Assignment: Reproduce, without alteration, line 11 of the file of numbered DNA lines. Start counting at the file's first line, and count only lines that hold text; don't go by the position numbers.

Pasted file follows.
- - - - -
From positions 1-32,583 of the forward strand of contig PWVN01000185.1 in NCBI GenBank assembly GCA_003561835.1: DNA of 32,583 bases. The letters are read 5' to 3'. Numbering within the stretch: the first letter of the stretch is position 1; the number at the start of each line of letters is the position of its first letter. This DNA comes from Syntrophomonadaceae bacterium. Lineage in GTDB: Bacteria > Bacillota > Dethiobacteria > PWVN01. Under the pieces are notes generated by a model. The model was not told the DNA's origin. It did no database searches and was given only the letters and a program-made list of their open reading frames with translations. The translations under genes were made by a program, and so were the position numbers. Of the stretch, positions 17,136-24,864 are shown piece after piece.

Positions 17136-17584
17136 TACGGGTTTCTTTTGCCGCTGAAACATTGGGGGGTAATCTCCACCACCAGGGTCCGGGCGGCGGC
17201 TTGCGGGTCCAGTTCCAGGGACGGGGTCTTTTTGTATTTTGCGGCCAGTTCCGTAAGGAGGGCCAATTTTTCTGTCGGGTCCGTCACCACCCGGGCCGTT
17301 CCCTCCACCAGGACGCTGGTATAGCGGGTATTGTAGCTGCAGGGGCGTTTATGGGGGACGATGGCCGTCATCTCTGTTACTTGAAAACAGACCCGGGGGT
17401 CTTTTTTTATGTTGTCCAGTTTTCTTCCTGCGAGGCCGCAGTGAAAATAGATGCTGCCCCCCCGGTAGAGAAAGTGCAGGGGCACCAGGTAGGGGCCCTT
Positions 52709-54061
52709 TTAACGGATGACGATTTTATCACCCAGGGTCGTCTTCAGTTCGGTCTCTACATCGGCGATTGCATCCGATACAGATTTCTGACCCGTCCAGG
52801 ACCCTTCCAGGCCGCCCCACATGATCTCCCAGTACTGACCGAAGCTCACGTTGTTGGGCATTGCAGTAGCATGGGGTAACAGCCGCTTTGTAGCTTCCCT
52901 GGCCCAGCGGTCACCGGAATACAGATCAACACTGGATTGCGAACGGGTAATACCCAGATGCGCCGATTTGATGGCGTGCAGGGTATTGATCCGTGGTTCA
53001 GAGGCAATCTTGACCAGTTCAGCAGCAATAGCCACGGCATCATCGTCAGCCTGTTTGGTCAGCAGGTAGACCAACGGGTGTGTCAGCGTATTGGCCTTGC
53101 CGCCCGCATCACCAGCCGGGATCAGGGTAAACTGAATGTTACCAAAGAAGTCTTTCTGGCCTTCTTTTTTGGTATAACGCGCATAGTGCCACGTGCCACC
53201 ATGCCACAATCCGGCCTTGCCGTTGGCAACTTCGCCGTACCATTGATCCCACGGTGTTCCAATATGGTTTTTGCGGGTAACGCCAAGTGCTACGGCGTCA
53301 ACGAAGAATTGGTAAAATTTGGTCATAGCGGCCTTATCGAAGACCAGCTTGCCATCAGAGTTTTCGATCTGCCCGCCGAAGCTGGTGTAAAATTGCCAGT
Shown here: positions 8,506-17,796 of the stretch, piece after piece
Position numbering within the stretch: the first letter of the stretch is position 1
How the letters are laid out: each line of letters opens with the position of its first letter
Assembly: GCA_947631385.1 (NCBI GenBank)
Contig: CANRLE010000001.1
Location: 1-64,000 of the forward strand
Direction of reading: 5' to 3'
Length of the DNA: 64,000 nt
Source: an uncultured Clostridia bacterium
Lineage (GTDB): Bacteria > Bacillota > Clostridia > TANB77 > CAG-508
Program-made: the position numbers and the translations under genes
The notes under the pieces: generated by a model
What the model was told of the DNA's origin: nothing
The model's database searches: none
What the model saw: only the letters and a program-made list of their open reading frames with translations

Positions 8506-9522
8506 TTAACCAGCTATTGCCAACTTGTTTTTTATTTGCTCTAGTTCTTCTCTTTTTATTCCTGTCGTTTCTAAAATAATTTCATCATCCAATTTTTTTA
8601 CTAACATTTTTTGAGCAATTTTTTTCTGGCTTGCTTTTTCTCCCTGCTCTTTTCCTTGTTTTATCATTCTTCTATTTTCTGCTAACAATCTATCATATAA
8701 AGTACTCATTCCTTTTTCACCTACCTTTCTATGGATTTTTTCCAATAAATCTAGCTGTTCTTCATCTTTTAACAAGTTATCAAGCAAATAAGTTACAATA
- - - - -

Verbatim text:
53001 GAGGCAATCTTGACCAGTTCAGCAGCAATAGCCACGGCATCATCGTCAGCCTGTTTGGTCAGCAGGTAGACCAACGGGTGTGTCAGCGTATTGGCCTTGC